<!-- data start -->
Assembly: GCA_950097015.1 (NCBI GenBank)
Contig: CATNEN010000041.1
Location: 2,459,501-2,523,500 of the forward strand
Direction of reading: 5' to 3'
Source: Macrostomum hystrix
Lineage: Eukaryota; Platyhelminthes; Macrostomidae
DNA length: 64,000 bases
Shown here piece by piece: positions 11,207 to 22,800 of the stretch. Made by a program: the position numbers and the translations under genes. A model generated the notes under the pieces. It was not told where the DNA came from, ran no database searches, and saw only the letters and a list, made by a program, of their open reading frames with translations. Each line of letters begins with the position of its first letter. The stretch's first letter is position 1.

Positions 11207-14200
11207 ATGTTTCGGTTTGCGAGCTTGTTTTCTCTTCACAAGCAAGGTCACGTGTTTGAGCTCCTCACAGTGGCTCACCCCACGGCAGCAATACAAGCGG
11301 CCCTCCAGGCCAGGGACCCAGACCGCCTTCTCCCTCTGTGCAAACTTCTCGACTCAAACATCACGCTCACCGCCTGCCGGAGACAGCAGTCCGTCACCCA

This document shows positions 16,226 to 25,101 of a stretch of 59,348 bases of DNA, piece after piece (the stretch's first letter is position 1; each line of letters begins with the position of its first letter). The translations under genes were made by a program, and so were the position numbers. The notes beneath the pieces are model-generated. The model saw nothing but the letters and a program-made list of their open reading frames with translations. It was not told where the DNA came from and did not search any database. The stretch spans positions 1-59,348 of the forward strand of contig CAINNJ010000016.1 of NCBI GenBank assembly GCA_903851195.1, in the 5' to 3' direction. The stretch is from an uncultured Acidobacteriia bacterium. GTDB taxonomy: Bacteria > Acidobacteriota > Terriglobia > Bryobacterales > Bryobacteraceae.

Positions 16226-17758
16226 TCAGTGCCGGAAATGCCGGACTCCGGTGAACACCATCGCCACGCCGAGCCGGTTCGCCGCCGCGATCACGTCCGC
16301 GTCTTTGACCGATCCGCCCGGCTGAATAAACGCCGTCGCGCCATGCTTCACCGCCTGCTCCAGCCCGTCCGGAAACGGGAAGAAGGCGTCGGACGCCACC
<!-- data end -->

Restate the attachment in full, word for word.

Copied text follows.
Assembly: GCA_950097015.1 (NCBI GenBank)
Contig: CATNEN010000041.1
Location: 2,459,501-2,523,500 of the forward strand
Direction of reading: 5' to 3'
Source: Macrostomum hystrix
Lineage: Eukaryota; Platyhelminthes; Macrostomidae
DNA length: 64,000 bases
Shown here piece by piece: positions 11,207 to 22,800 of the stretch. Made by a program: the position numbers and the translations under genes. A model generated the notes under the pieces. It was not told where the DNA came from, ran no database searches, and saw only the letters and a list, made by a program, of their open reading frames with translations. Each line of letters begins with the position of its first letter. The stretch's first letter is position 1.

Positions 11207-14200
11207 ATGTTTCGGTTTGCGAGCTTGTTTTCTCTTCACAAGCAAGGTCACGTGTTTGAGCTCCTCACAGTGGCTCACCCCACGGCAGCAATACAAGCGG
11301 CCCTCCAGGCCAGGGACCCAGACCGCCTTCTCCCTCTGTGCAAACTTCTCGACTCAAACATCACGCTCACCGCCTGCCGGAGACAGCAGTCCGTCACCCA

This document shows positions 16,226 to 25,101 of a stretch of 59,348 bases of DNA, piece after piece (the stretch's first letter is position 1; each line of letters begins with the position of its first letter). The translations under genes were made by a program, and so were the position numbers. The notes beneath the pieces are model-generated. The model saw nothing but the letters and a program-made list of their open reading frames with translations. It was not told where the DNA came from and did not search any database. The stretch spans positions 1-59,348 of the forward strand of contig CAINNJ010000016.1 of NCBI GenBank assembly GCA_903851195.1, in the 5' to 3' direction. The stretch is from an uncultured Acidobacteriia bacterium. GTDB taxonomy: Bacteria > Acidobacteriota > Terriglobia > Bryobacterales > Bryobacteraceae.

Positions 16226-17758
16226 TCAGTGCCGGAAATGCCGGACTCCGGTGAACACCATCGCCACGCCGAGCCGGTTCGCCGCCGCGATCACGTCCGC
16301 GTCTTTGACCGATCCGCCCGGCTGAATAAACGCCGTCGCGCCATGCTTCACCGCCTGCTCCAGCCCGTCCGGAAACGGGAAGAAGGCGTCGGACGCCACC